Journal archives for December 2016

December 08, 2016

Observation of the Week, 12/7/16

This melanistic Cooper’s Hawk, seen in Texas by @johnkarges, is our Observation of the Week!

For birdwatchers, a bird with color abnormalities is a rare treat. Some species have different “morphs,” such as “dark-morph” and “light-morph” Red-tailed hawks, that occur frequently. More rare are leucistic birds, who don’t produce melanin for their feathers, making them very light-colored or white. A leucistic Anna’s Hummingbird in Santa Cruz, California caused quite a stir this year.

Possibly more rare are melanistic birds, who produce too much pigment when forming their feathers, giving them an overall dark plumage, making it difficult to see patterns and field marks. When out birding with his partner recently, iNaturalist user John Karges spotted a melanistic Cooper’s Hawk, seen above!

“My partner and I were driving out of mall parking area,” recalls John, “when she looked off to the side at a lawn island noticing a black bird mantling over and picking at the carcass of another black bird. She’s just getting interested in birds and asked if grackles were carnivorous or cannibalistic. I glanced over at the two black birds just outside our windows and exclaimed ‘That’s a melanistic Cooper’s Hawk!!!’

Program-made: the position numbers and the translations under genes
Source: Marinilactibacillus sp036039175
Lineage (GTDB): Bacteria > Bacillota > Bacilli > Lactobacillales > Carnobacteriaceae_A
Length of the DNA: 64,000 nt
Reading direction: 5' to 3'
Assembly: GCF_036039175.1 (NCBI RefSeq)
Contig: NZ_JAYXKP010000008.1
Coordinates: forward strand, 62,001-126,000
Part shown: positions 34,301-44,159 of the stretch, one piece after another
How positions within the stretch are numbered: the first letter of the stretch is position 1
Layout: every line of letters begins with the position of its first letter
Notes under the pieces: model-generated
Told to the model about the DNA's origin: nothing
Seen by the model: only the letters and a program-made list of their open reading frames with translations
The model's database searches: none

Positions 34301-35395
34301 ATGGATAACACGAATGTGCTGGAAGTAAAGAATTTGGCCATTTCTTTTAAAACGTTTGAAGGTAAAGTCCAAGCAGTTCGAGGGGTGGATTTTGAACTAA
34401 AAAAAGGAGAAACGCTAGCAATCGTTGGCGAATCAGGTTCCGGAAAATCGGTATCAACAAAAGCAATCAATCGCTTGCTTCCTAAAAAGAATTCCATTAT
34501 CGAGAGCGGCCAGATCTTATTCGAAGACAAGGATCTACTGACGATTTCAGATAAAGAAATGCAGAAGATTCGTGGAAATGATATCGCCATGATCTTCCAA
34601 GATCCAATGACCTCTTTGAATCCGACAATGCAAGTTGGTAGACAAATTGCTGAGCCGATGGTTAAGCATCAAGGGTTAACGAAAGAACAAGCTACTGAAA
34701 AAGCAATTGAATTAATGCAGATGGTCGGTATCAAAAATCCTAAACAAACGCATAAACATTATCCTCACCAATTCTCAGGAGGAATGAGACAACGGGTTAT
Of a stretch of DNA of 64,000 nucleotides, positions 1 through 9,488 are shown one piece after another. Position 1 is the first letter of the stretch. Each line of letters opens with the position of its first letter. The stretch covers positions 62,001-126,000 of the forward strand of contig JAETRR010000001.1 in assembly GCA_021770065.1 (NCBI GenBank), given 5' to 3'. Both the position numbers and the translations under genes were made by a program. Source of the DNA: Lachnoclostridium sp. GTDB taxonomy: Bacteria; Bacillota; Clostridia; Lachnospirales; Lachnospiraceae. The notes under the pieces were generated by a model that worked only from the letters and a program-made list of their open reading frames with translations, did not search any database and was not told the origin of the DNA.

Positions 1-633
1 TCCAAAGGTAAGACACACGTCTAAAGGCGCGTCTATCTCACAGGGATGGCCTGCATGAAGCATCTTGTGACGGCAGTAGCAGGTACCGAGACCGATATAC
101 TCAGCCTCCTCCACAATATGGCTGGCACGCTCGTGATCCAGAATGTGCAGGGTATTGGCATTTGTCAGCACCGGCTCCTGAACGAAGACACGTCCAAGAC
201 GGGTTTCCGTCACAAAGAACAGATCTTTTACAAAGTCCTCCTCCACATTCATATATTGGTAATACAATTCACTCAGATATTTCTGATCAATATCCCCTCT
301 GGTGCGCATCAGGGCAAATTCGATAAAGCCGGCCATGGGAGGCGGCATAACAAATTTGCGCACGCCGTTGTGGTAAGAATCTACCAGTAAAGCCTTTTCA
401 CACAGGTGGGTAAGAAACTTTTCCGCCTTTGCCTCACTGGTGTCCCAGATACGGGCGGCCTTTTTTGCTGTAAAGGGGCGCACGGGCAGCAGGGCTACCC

“We weren’t but 30-40 feet or so from the bird and there were no pedestrians around to disturb it off its kill. We watched for around 30 minutes while I took about a hundred still photos and she even took some video. A storm cell was approaching and just as the sheet rain hit, the bird flew up with the meager remains of the grackle and flew low across a road into an ornamental shrubline.” They weren’t able to find the hawk again once the storm passed, but it was a thrilling experience for these birders.

Just how rare is a melanistic Cooper’s Hawk? According to Morrow, et al., a melanistic Cooper’s Hawk found in Virginia in 2013 is, to their knowledge, the only other one ever document in North America!

Cooper’s Hawks are medium-sized hawks who often live in forest but are found in suburban areas as well. They fly swiftly through the woods and specialize in preying on smaller birds, but this behavior can be dangerous - a study found that 23% of Cooper’s Hawk carcasses showed evidence of broken bones in the chest.  They are very similar in appearance to Sharp-shinned Hawks, often making them a tough bird to identify.